Nothing wrong with loving your country


Just as many of you did, I enjoyed the July 4 celebration at Lake Madison.

Having grown up the son of an Air Force enlistee, the Fourth of July always was a serious, special time, given that my parents had opted for a lifestyle that was based on defense of this nation, and I was pretty proud of that.

Everybody at the park was enjoying the day, and most importantly, the reason for the day — independence.

As a joke, though, the day before, I posted a thought on Facebook about how long it would be before the disillusioned masses started torpedoing our celebration. I was not let down, and it began in earnest that very day.

I’ve seen articles on how the song “God Bless America” was nothing but a syrupy whitewash of all things wrong with this country. This was from NPR, of all places, which is funded by tax dollars.

I’ve seen tweets from the Guardian in the United Kingdom asking generally if independence was really working out for us. FYI: It is, thanks for asking, and keep your haughty insolence to yourself.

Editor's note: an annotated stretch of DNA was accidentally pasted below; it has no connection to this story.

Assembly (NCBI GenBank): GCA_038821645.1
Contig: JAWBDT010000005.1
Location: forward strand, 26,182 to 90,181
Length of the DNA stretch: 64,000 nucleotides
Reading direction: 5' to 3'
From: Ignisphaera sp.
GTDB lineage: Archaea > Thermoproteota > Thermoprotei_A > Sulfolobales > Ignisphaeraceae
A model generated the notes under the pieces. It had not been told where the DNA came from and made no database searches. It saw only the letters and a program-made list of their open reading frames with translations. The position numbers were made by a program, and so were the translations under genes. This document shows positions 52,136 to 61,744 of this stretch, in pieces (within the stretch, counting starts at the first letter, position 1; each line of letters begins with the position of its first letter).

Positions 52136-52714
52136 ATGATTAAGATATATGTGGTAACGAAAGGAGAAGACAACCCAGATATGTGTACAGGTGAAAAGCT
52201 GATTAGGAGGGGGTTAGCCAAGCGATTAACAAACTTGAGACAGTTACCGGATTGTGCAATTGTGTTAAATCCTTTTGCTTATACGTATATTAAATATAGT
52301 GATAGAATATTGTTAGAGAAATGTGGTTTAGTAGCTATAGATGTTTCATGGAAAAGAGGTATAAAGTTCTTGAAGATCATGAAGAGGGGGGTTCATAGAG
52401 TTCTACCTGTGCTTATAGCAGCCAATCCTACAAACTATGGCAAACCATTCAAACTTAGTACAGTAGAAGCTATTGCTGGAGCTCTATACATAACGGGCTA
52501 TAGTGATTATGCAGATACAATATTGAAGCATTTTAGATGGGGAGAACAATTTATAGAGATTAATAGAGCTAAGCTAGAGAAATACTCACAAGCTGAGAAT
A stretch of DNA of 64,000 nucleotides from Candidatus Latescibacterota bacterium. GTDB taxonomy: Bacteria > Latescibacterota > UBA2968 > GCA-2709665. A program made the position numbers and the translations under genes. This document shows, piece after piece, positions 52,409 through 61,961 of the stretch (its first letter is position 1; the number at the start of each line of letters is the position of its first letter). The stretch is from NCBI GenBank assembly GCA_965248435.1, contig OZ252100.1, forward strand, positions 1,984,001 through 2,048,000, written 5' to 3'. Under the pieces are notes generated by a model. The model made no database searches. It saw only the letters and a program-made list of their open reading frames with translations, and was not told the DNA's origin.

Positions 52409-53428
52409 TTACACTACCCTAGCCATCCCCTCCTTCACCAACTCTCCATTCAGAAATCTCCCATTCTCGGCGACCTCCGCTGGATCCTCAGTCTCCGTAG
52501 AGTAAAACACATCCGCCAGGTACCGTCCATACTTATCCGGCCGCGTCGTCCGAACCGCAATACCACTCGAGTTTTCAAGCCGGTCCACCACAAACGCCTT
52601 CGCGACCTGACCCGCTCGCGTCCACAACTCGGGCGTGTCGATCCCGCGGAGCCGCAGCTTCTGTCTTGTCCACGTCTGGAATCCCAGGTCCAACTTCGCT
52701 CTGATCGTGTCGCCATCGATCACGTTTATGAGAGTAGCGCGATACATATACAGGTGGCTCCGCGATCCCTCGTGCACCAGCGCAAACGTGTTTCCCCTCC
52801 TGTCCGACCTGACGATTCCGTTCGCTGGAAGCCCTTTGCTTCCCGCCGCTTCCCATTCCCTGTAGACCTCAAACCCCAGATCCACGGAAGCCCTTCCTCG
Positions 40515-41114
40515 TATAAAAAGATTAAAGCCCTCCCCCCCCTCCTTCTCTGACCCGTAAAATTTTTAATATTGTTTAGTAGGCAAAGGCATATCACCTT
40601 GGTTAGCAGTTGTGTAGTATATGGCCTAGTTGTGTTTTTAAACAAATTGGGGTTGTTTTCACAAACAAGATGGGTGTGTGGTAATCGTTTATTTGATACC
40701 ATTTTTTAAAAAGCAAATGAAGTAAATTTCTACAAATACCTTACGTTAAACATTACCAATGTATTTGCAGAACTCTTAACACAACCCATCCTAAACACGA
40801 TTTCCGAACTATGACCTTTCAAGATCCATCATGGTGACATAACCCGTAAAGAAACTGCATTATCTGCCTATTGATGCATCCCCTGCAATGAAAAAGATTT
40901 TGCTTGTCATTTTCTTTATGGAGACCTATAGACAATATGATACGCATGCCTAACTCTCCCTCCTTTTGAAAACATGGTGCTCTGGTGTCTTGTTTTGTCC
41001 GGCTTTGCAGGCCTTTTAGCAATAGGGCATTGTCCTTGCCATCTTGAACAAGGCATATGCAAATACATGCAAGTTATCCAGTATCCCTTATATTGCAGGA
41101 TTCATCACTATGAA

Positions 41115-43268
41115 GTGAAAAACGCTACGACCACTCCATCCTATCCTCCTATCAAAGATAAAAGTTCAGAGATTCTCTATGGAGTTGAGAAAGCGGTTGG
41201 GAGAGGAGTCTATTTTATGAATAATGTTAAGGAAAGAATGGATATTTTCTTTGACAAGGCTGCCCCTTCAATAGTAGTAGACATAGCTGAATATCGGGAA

There are reports of people getting beat up for the simple crime of wearing a hat that says, “Make America Great Again.”

People are burning flags to make points against news anchors they disagree with.

Even Dan Rather used it as a means to take a swipe at President Trump.

To all of them, I say, “Ain’t it nice that you live in a country that affords you the ability to be ignorant?”

The thing about our country is it’s designed to allow everyone that freedom. You can say what you want, hold opinions you want, exist pretty much in the manner you choose. That is one of reasons we celebrate.

Having the freedom to pour derision on the country that you call home, and then doing that, seems counterintuitive, but, hey, that’s how we do here. I don’t begrudge anyone that ability, but I do wonder to what purpose this whinging accomplishes.

Not for nothing, there’s not another country that allows that type of behavior; some might react rather violently to it.

So if I were in those shoes, I’d use my voice to make improvements, not to poke holes in the one place on the planet that accepts you no matter what — like say with a ridiculous opinion on what freedom is.

•Back to the Headline of Note: Courtesy of, we have this missive: “Guardian writer blames Trump for skipping gym: 'Now I can't open jars.'”

The writer of the piece, Brigid Delaney with Guardian Australia, lost a bet on the American election in 2016 and could no longer follow a fitness regime. Or something like that.

I’m stunned that simple events that require the participation of millions of people in a country on the other side of planet can cause this kind of reaction, but, come on, really? Have we as a people become that weak?

I’m really sad for us now. Pretty soon, Trump cartoons will cause complete mental breakdowns.

Tony Farkas is publisher of the Madisonville Meteor.